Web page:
Chicory Root Is Coming for Your Coffee—Here's Why You Should Give the Anti-Inflammatory Ingredient a Try
Chicory, or more precisely chicory root, has been around for centuries. It wasn’t until recently, however, that this plant started generating endless buzz—outside of New Orleans in particular.
What is chicory root? It’s a part of a plant that comes from the dandelion family, known for its purple-blue flowers. It’s native to France, but grows all over the United States and other parts of Europe, South Africa, and Australia. Lately, much of the well-deserved hype chicory root has garnered is due to its laundry list of purported health benefits, Not to mention that its deliciously toasty, earthy flavor is reminiscent of, and therefore an apt replacement for, coffee. Unsurprisingly, chicory root has been used for centuries for both culinary and medicinal purposes.
To begin, chicory is composed of nearly 70 percent inulin by weight, which is a type of fiber. (Read: it’s really good for you.) Inulin acts as a prebiotic, meaning it feeds your gut’s beneficial bacteria. This bacteria boosts your body’s immune system and anti-inflammatory response, in addition to helping you absorb vitamins and minerals. The inulin in chicory has also been shown to bolster your sensitivity to insulin and assist in your body’s carbohydrate metabolism, meaning it helps your body convert carbs into energy efficiently.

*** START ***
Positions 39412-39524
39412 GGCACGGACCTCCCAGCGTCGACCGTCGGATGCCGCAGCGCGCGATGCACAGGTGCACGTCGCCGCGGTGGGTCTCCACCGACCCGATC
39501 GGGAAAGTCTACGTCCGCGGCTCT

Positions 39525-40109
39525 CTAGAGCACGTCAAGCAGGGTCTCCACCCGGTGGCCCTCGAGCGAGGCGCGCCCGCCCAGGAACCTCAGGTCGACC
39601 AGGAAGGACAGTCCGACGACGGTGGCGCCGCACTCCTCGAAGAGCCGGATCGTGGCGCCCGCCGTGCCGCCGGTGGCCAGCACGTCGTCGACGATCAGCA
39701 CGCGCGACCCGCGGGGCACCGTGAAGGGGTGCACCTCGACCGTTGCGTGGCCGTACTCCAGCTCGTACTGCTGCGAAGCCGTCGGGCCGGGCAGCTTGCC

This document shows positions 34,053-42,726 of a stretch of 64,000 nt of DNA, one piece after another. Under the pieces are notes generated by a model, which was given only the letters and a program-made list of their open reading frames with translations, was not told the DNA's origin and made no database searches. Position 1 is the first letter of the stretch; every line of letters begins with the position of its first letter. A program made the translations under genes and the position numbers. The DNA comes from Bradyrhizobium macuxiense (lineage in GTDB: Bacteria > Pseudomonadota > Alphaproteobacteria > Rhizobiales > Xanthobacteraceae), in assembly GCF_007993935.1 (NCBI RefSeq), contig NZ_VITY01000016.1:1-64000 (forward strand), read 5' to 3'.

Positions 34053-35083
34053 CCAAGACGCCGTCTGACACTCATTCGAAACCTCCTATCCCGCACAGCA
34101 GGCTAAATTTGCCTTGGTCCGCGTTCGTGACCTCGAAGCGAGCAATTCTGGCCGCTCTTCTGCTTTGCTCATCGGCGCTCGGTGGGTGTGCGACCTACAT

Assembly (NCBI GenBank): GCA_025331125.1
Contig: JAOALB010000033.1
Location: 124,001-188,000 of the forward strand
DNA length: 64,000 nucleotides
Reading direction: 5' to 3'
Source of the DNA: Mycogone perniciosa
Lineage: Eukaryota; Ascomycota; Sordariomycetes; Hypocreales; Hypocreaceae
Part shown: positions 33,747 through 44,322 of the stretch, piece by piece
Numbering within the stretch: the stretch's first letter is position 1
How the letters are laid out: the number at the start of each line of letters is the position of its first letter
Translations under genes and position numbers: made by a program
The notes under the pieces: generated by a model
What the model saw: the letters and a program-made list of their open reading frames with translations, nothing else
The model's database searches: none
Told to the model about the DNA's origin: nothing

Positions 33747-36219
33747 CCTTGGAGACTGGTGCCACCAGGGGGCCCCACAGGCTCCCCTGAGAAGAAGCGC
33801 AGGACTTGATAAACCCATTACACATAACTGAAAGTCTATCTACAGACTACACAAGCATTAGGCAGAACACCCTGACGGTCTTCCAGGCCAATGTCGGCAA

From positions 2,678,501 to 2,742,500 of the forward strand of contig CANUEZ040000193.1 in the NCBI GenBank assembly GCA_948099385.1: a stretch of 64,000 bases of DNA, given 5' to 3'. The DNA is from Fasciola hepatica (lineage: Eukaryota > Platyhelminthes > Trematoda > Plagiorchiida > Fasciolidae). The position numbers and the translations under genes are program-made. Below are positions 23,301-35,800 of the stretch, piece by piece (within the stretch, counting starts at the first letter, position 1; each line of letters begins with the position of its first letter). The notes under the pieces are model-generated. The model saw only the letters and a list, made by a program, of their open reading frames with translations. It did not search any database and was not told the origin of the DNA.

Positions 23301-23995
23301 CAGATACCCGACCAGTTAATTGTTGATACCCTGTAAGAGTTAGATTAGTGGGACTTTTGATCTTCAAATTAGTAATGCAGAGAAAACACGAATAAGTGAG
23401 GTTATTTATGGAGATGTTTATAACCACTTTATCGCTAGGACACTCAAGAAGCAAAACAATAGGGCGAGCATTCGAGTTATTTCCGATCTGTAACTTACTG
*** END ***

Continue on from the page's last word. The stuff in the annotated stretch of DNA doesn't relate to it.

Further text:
And for those looking to lower their caffeine intake, chicory root is a smart substitute for (or addition to) coffee. New Orleans popularized this practice during both the Civil War, when trade was disrupted and shipments from coffee-producing countries were impacted by the war. The root’s bold flavor profile and color both resemble coffee, yet it contains zero grams of caffeine. The famous Cafe Du Monde in New Orleans still serves its café au lait with chicory, and you may have noticed it sneaking into your cold brew coffee to give it that je ne sais quoi.
To make chicory coffee, the root of the chicory plant is ground and roasted (you can find ground chicory on Amazon), then steeped in water on its own or in addition to regular coffee grounds. You won’t reap as many health benefits from chicory coffee as you would from eating the root, but you’ll be significantly cutting back on caffeine and making a delicious drink to boot. Expect a smooth-but-bold and subtly smoky, nutty flavor.